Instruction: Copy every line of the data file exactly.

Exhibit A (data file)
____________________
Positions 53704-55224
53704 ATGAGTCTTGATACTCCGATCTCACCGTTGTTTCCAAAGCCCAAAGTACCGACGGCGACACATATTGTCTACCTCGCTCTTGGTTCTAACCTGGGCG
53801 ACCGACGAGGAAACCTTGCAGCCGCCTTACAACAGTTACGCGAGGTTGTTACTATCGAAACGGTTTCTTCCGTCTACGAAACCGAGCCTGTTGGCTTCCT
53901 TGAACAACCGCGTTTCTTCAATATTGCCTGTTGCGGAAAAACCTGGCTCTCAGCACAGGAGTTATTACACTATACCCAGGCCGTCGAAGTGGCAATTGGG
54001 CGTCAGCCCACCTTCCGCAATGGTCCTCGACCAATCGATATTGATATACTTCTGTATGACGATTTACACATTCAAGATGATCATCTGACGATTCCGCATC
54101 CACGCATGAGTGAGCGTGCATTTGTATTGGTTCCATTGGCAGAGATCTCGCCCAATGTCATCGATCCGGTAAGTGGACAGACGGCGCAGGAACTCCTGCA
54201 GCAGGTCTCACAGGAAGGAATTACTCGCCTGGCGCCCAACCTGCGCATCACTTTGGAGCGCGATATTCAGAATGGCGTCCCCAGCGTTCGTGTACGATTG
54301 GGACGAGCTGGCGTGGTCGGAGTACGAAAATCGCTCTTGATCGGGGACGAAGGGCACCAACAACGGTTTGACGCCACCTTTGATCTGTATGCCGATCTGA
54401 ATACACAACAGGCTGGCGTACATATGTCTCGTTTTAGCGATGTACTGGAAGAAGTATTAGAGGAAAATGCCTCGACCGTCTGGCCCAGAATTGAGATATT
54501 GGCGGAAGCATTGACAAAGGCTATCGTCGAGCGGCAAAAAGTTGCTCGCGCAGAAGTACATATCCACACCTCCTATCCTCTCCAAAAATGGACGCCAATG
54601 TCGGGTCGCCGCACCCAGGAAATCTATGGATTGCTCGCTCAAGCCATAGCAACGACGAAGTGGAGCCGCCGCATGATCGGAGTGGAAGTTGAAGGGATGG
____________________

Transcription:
Positions 53704-55224
53704 ATGAGTCTTGATACTCCGATCTCACCGTTGTTTCCAAAGCCCAAAGTACCGACGGCGACACATATTGTCTACCTCGCTCTTGGTTCTAACCTGGGCG
53801 ACCGACGAGGAAACCTTGCAGCCGCCTTACAACAGTTACGCGAGGTTGTTACTATCGAAACGGTTTCTTCCGTCTACGAAACCGAGCCTGTTGGCTTCCT
53901 TGAACAACCGCGTTTCTTCAATATTGCCTGTTGCGGAAAAACCTGGCTCTCAGCACAGGAGTTATTACACTATACCCAGGCCGTCGAAGTGGCAATTGGG
54001 CGTCAGCCCACCTTCCGCAATGGTCCTCGACCAATCGATATTGATATACTTCTGTATGACGATTTACACATTCAAGATGATCATCTGACGATTCCGCATC
54101 CACGCATGAGTGAGCGTGCATTTGTATTGGTTCCATTGGCAGAGATCTCGCCCAATGTCATCGATCCGGTAAGTGGACAGACGGCGCAGGAACTCCTGCA
54201 GCAGGTCTCACAGGAAGGAATTACTCGCCTGGCGCCCAACCTGCGCATCACTTTGGAGCGCGATATTCAGAATGGCGTCCCCAGCGTTCGTGTACGATTG
54301 GGACGAGCTGGCGTGGTCGGAGTACGAAAATCGCTCTTGATCGGGGACGAAGGGCACCAACAACGGTTTGACGCCACCTTTGATCTGTATGCCGATCTGA
54401 ATACACAACAGGCTGGCGTACATATGTCTCGTTTTAGCGATGTACTGGAAGAAGTATTAGAGGAAAATGCCTCGACCGTCTGGCCCAGAATTGAGATATT
54501 GGCGGAAGCATTGACAAAGGCTATCGTCGAGCGGCAAAAAGTTGCTCGCGCAGAAGTACATATCCACACCTCCTATCCTCTCCAAAAATGGACGCCAATG
54601 TCGGGTCGCCGCACCCAGGAAATCTATGGATTGCTCGCTCAAGCCATAGCAACGACGAAGTGGAGCCGCCGCATGATCGGAGTGGAAGTTGAAGGGATGG